The Rev. Al Sharpton called for stricter gun measures as he joined the Connecticut State Missionary Baptist Convention on Tuesday at Zion Baptist Church for a prayer vigil and service for the victims and survivors of the Newtown tragedy.
In a sermon to a highly emotional and energized crowd days after the Newtown shooting, Sharpton said, "These guns must be challenged by all of those who respect human life.
"We must send a united message to this country to stop making easy access of high-powered weapons and stop cutting mental illness programs," Sharpton said. "We have to stand together and stop it now."
Sharpton is a nationally known civil rights activist and host of "Politics Nation" on MSNBC.
Nationwide, there has risen an increasingly heated dialogue about gun violence and gun control after Adam Lanza, 20, went into a Newtown school and launched a massive shooting spree, killing 20 children and six adults.
A diverse crowd attended the vigil, including leaders of the Jewish, Christian and Islamic faiths.
Zion Baptist Church's pastor, the Rev. Calbert R. Brantley, who organized the interfaith vigil and was instrumental with Sharpton's visit, said, "This may not have happened in our backyard, but this tragedy makes all of us realize we have the same back yard,"
When asked why his church was chosen to accommodate the vigil, Brantley said, "Our church has always held a prominent place in the life of Waterbury; we are the largest black church in the city and have been at the forefront of human and civil rights.
"We are a global faith community, so we wanted to send a global message, because this impacts all people and all faiths."
Calbert also noted about the diversity of clergy leaders, saying, "When we look in this church tonight we see there is diversity in God."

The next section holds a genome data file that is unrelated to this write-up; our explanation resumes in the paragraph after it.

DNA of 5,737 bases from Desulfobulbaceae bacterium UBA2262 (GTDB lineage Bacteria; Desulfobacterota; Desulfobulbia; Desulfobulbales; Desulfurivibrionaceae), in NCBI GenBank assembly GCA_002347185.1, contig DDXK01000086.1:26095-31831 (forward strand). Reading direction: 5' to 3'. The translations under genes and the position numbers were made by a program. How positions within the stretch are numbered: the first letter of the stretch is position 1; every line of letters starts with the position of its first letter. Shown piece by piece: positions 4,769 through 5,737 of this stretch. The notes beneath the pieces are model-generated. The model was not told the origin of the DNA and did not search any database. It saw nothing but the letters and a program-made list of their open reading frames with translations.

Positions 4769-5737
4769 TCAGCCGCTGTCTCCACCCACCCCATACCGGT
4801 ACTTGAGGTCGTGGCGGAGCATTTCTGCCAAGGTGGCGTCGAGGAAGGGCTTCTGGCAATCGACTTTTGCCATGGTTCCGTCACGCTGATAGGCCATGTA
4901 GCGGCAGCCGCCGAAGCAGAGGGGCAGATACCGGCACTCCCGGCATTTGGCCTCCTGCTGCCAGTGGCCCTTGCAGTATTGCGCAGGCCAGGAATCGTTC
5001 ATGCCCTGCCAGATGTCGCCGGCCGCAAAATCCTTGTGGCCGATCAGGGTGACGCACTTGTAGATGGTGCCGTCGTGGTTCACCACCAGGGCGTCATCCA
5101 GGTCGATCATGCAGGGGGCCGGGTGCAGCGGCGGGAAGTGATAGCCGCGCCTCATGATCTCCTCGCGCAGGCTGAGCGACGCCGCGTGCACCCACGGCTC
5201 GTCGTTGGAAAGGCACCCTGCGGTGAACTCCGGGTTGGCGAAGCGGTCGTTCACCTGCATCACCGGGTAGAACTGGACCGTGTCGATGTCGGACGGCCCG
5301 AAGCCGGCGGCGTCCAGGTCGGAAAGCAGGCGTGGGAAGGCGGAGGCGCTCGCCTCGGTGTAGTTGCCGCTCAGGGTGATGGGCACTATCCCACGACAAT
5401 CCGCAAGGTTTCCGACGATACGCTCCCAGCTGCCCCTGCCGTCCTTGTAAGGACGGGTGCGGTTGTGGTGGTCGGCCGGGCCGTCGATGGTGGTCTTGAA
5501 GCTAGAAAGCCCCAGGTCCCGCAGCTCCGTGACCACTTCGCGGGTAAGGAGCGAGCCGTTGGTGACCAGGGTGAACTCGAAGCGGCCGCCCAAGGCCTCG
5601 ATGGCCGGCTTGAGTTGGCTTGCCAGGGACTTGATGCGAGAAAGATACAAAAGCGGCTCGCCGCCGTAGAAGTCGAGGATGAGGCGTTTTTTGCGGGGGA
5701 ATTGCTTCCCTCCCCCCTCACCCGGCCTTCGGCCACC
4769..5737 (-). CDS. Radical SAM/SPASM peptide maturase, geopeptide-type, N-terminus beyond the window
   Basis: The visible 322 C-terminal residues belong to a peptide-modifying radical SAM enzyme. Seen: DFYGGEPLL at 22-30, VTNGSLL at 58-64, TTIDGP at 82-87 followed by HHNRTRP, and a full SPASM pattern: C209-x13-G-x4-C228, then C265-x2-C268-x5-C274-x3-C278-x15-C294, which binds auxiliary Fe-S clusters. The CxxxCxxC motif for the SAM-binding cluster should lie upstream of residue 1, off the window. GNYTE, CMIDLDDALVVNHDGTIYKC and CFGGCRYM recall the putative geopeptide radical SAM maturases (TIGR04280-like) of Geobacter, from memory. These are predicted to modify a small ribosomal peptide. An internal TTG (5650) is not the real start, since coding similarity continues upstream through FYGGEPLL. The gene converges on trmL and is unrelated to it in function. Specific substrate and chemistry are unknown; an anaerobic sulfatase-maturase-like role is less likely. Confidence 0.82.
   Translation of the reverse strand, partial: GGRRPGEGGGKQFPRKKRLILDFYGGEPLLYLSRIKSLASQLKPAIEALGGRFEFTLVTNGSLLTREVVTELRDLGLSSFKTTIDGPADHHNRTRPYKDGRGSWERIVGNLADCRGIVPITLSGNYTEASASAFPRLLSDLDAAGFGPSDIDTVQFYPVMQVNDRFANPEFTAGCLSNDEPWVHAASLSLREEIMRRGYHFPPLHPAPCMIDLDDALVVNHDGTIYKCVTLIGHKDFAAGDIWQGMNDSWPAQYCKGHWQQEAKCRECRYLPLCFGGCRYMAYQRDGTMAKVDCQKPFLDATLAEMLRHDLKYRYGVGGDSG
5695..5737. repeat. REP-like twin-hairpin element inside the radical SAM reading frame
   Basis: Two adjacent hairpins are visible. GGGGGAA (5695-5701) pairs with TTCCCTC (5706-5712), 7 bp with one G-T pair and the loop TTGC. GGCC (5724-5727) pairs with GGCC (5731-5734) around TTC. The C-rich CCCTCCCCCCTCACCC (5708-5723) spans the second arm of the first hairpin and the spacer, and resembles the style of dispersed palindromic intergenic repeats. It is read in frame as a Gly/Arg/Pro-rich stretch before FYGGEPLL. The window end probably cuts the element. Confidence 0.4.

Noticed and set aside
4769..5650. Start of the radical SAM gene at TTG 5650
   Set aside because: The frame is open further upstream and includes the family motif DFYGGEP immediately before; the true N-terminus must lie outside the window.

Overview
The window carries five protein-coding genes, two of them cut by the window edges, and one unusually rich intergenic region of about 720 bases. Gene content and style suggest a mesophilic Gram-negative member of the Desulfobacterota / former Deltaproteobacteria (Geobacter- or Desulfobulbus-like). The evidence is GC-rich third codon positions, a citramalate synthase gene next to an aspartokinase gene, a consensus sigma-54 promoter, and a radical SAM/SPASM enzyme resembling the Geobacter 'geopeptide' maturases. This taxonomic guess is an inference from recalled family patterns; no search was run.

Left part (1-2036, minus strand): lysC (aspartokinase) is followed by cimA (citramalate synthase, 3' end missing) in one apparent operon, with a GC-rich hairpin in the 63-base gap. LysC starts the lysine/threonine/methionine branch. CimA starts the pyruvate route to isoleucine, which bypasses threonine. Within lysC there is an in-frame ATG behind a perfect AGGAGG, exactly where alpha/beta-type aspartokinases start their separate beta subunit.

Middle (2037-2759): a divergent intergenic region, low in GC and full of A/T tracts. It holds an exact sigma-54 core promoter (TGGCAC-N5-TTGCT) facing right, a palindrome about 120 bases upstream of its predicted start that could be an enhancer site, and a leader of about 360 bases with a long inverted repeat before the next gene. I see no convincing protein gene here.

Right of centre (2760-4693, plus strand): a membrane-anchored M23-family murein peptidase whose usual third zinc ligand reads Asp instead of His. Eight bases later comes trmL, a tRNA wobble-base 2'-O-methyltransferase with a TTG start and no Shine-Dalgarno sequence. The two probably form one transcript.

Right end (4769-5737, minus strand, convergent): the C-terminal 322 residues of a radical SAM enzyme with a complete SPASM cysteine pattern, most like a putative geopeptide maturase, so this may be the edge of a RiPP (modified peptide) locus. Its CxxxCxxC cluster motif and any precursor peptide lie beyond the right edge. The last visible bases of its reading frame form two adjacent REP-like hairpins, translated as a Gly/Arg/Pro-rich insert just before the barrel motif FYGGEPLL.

The Rev. Boise Kimber, president of the Connecticut State Missionary Baptist Convention and pastor of First Calvary Baptist Church in New Haven, said about the prayer vigil and service:
"Tonight we come here in solidarity with our brother and sister up the street to let you know your pain is our pain and your hurt is our hurt."
Kimber spoke to about 500 participants who came to rally their support for the families of Newtown.
Obama and others have now alluded to the need for new gun-control legislation in the aftermath of the tragedy in Newtown, and Kimber said at the Tuesday vigil, "Aren't you glad that America wants to have a serious dialogue about guns in this country?"
With enormity of media attention focused on the bloodshed in Newtown, Sharpton said he and Kimber are committed to end gun violence in our communities and the need to watch for copycats with mental conditions.
"Some copycat right now is looking at the tragedy in Newtown to start more violence in our communities," Sharpton explained. "They put people with mental conditions in the streets with weapons to kill."
Sharpton's message was also a reminder to the Baptist parishioners that faith is not just saying, but it's also doing.
"You can talk about how holy you are, but nobody in the Bible is there for acting holy; they are there for doing something holy," he said. "I'm here tonight because the little ones were hurt."
Victoria Soto, 27, a teacher who has been hailed as a hero because her decisive actions saved numerous children's lives.
Sharpton explained, alluding to Soto, "People stood in the face of death to protect other people's children. And here you are sitting here in church tonight and calling yourself saved, but won't stand up for what's right."
Breaking the culture of violence can be a difficult task when parents endorse the behavior.
"Everybody needs to be committed to end this culture of violence, but many of us are going to put toy guns under our Christmas trees this year for our young boys," Sharpton added.
"We produce gang-bangers when we plant these seeds of violence in our children. Why are we surprised when they commit acts of violence?" he said.
"All of us need to come together, black and white, because all of our babies are hurting,"
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